As can be imagined, many Indians are vegetarians, but what may be surprising to some is the militancy to which some Indians take it. For example, in Delhi some landowners refuse to rent to non-vegetarians. They will ask potential tenants if they eat meat or not - if the answer is meat, then they refuse to rent to them. This is obviously discriminatory and would never fly in the U.S., probably they even have an anti-discrimination law, but nobody follows it. In fact, that is a common feature of third world and developing countries: a lack of respect for the law and little enforcement of it. Many people just ignore the laws in place because they know there is little to no consequence for not following the law.
Another example of this is the concept of multiple wives, which from my understanding is forbidden by largely ignored laws. It is seen as a sign of affluency to have more than one wife. Of course, you can only be legally married to one wife, but often men will take a second or third "wife", just not legally marry them. Sometimes they all live happily together, sometimes the men will have several homes with a wife in each. Most of the time the first wives were fully aware of the situation and some were quoted as saying they had no problem with it - as long as their husbands took care of the family and the finances, then they were fine. However, I did read one story where they finally busted a guy after one of his newer wives complained - seemed he travelled a lot and was in the habit of marrying a girl in just about every province he visited. He even had homes and kids with these "wives" and somehow managed to keep it all in order without any of this wives realizing he had other families. He even used false identities in some cases to secure marriages. Eventually he was found out and they sorted through the guy's messy life. In most cases the men simply ignored or flaunted the law.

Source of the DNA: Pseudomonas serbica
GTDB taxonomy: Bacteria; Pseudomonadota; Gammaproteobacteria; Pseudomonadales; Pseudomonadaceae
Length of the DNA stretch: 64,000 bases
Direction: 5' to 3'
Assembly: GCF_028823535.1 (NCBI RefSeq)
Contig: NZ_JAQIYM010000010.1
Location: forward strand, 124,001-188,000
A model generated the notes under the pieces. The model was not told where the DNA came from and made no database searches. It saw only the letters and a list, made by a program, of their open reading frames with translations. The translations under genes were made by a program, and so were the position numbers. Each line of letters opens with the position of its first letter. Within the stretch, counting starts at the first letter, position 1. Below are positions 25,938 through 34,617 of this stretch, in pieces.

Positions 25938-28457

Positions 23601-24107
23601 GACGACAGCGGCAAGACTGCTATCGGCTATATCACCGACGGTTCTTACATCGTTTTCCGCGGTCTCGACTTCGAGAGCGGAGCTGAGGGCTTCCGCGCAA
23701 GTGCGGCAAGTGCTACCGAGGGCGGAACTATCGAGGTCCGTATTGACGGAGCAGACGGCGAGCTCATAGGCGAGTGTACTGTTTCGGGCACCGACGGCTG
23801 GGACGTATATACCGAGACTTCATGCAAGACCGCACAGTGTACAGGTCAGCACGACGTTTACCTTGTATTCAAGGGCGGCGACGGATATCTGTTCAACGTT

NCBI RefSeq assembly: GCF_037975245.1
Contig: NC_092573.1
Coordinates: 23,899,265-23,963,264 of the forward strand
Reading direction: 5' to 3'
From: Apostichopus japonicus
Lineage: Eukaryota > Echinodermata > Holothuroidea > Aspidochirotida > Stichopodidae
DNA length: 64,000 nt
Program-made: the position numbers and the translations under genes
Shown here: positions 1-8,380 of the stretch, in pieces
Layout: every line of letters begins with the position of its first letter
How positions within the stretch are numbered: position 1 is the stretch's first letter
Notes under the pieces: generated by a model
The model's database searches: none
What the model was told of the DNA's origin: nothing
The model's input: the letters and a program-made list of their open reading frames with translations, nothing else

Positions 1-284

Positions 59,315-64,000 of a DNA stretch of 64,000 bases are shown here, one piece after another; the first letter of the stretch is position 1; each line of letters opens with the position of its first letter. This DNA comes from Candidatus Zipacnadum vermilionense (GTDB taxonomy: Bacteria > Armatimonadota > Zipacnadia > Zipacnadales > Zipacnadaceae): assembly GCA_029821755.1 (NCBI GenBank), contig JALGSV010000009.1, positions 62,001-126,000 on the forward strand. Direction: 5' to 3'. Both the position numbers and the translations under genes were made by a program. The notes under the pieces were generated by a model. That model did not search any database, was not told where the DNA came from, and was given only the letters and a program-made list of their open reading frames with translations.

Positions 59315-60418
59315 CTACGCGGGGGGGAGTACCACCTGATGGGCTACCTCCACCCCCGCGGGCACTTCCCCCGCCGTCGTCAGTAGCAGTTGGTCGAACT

While many in the cities are well educated and live modern lifestyles, one only has to travel a short way outside the city limits to find dirt poor Indians living in the stone age. What middle class exists is thin, with most of society divided between urban and poor - you either live in a city in the modern world or eek out an existence in the rural country. As I stated in one of my India posts, it was not uncommon to see a shining gigantic mall and right across the street are farmers living in tin huts raising chickens and scratching out a living in the dirt. Often both sides were living smack dab next to each other.
The communist party has always enjoyed a fairly strong presence in Indian politics and from what I read it seemed they had taken good advantage of these "class" differences to bolster their numbers. I was alarmed to find that in one province the communists had won a large majority and was considered a major victory. Photos showed huge crowds of supporters in red shirts. My colleague could see I was surprised and told me not to worry, that the communists were a minority and not so bad. Yet one of the party organizers had named himself Stalin - legally changed his name to Stalin! - and it is an open secret that there is a growing Maoist insurgency wreaking havoc in different parts of India.